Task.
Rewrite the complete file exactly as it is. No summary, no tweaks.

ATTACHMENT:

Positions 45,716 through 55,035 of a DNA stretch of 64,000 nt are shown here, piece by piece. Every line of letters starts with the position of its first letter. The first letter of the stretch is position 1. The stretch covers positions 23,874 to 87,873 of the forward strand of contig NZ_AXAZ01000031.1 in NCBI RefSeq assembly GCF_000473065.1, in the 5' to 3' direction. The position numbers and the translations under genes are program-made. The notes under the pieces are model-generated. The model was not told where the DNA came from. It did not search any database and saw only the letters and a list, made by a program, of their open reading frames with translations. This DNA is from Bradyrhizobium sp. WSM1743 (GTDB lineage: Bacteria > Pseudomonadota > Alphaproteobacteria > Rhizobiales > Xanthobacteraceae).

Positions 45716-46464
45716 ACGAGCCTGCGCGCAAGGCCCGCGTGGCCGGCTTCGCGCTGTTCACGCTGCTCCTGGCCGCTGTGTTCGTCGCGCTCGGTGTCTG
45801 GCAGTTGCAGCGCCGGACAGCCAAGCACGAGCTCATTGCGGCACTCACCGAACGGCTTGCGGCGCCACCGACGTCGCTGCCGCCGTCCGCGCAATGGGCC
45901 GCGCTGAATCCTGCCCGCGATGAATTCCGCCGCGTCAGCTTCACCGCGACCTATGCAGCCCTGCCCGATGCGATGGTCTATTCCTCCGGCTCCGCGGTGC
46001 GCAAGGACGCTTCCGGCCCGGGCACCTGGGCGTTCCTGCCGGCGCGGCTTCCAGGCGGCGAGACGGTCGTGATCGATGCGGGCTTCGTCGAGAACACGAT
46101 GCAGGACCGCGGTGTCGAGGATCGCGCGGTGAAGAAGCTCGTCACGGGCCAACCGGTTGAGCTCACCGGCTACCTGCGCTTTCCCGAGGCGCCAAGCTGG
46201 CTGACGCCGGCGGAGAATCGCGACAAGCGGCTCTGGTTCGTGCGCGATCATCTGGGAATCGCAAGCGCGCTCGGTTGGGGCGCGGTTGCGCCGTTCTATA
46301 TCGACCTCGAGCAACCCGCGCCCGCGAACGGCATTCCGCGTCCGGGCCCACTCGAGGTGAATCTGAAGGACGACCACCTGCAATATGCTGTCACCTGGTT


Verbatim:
Positions 45,716 through 55,035 of a DNA stretch of 64,000 nt are shown here, piece by piece. Every line of letters starts with the position of its first letter. The first letter of the stretch is position 1. The stretch covers positions 23,874 to 87,873 of the forward strand of contig NZ_AXAZ01000031.1 in NCBI RefSeq assembly GCF_000473065.1, in the 5' to 3' direction. The position numbers and the translations under genes are program-made. The notes under the pieces are model-generated. The model was not told where the DNA came from. It did not search any database and saw only the letters and a list, made by a program, of their open reading frames with translations. This DNA is from Bradyrhizobium sp. WSM1743 (GTDB lineage: Bacteria > Pseudomonadota > Alphaproteobacteria > Rhizobiales > Xanthobacteraceae).

Positions 45716-46464
45716 ACGAGCCTGCGCGCAAGGCCCGCGTGGCCGGCTTCGCGCTGTTCACGCTGCTCCTGGCCGCTGTGTTCGTCGCGCTCGGTGTCTG
45801 GCAGTTGCAGCGCCGGACAGCCAAGCACGAGCTCATTGCGGCACTCACCGAACGGCTTGCGGCGCCACCGACGTCGCTGCCGCCGTCCGCGCAATGGGCC
45901 GCGCTGAATCCTGCCCGCGATGAATTCCGCCGCGTCAGCTTCACCGCGACCTATGCAGCCCTGCCCGATGCGATGGTCTATTCCTCCGGCTCCGCGGTGC
46001 GCAAGGACGCTTCCGGCCCGGGCACCTGGGCGTTCCTGCCGGCGCGGCTTCCAGGCGGCGAGACGGTCGTGATCGATGCGGGCTTCGTCGAGAACACGAT
46101 GCAGGACCGCGGTGTCGAGGATCGCGCGGTGAAGAAGCTCGTCACGGGCCAACCGGTTGAGCTCACCGGCTACCTGCGCTTTCCCGAGGCGCCAAGCTGG
46201 CTGACGCCGGCGGAGAATCGCGACAAGCGGCTCTGGTTCGTGCGCGATCATCTGGGAATCGCAAGCGCGCTCGGTTGGGGCGCGGTTGCGCCGTTCTATA
46301 TCGACCTCGAGCAACCCGCGCCCGCGAACGGCATTCCGCGTCCGGGCCCACTCGAGGTGAATCTGAAGGACGACCACCTGCAATATGCTGTCACCTGGTT